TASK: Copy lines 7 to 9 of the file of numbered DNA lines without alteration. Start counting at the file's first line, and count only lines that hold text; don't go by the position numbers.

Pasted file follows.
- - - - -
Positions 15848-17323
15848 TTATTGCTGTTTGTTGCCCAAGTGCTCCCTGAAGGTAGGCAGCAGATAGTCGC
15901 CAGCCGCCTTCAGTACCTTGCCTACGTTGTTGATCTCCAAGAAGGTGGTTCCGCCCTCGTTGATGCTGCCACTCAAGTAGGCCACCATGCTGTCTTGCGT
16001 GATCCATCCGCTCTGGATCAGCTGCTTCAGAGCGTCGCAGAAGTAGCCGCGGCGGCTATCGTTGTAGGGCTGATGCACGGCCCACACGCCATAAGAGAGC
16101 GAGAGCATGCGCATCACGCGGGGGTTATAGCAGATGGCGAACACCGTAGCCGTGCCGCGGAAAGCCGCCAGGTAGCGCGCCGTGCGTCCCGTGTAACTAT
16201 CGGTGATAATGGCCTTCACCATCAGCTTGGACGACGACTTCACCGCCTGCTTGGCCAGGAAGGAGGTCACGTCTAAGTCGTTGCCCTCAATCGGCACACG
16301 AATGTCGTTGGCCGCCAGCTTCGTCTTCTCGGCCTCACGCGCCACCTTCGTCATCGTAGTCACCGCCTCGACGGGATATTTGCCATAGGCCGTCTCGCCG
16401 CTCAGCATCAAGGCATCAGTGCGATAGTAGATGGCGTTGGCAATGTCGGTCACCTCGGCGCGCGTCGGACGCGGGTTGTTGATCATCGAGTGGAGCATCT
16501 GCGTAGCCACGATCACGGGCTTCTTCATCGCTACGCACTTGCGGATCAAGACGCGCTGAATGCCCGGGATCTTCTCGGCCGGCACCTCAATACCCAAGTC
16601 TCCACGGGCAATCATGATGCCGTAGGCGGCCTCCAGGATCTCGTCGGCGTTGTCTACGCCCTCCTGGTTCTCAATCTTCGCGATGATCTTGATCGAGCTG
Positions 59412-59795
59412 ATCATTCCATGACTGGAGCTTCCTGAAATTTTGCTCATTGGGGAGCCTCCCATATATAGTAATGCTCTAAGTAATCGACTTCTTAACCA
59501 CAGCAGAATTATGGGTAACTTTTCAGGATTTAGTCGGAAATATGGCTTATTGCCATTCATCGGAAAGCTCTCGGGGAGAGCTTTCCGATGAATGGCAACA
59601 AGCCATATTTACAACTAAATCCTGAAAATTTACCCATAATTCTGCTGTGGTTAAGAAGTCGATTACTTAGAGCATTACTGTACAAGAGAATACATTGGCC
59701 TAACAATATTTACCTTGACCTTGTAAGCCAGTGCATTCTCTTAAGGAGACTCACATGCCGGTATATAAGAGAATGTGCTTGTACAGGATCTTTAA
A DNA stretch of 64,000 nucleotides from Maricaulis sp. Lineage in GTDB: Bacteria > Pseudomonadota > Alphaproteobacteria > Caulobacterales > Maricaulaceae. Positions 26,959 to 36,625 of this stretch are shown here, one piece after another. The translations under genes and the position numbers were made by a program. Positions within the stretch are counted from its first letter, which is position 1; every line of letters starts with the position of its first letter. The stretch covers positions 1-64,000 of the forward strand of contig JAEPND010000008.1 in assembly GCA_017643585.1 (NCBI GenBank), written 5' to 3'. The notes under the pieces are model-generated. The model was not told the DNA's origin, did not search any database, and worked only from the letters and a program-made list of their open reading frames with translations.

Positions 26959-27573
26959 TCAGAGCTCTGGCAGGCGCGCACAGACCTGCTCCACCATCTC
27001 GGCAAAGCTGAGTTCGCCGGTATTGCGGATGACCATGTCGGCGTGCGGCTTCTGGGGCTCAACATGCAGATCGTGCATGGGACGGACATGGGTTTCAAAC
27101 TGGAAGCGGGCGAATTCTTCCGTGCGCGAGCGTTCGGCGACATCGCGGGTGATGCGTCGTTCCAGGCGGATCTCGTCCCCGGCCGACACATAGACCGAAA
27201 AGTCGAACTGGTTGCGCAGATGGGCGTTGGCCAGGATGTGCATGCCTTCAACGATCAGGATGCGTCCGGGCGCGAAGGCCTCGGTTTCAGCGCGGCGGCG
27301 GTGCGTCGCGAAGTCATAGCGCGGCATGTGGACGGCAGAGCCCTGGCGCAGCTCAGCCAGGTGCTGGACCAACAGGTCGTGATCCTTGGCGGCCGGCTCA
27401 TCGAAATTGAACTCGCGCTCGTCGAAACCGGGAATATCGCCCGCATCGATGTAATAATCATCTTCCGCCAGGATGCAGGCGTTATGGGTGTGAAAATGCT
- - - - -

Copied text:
16301 AATGTCGTTGGCCGCCAGCTTCGTCTTCTCGGCCTCACGCGCCACCTTCGTCATCGTAGTCACCGCCTCGACGGGATATTTGCCATAGGCCGTCTCGCCG
16401 CTCAGCATCAAGGCATCAGTGCGATAGTAGATGGCGTTGGCAATGTCGGTCACCTCGGCGCGCGTCGGACGCGGGTTGTTGATCATCGAGTGGAGCATCT
16501 GCGTAGCCACGATCACGGGCTTCTTCATCGCTACGCACTTGCGGATCAAGACGCGCTGAATGCCCGGGATCTTCTCGGCCGGCACCTCAATACCCAAGTC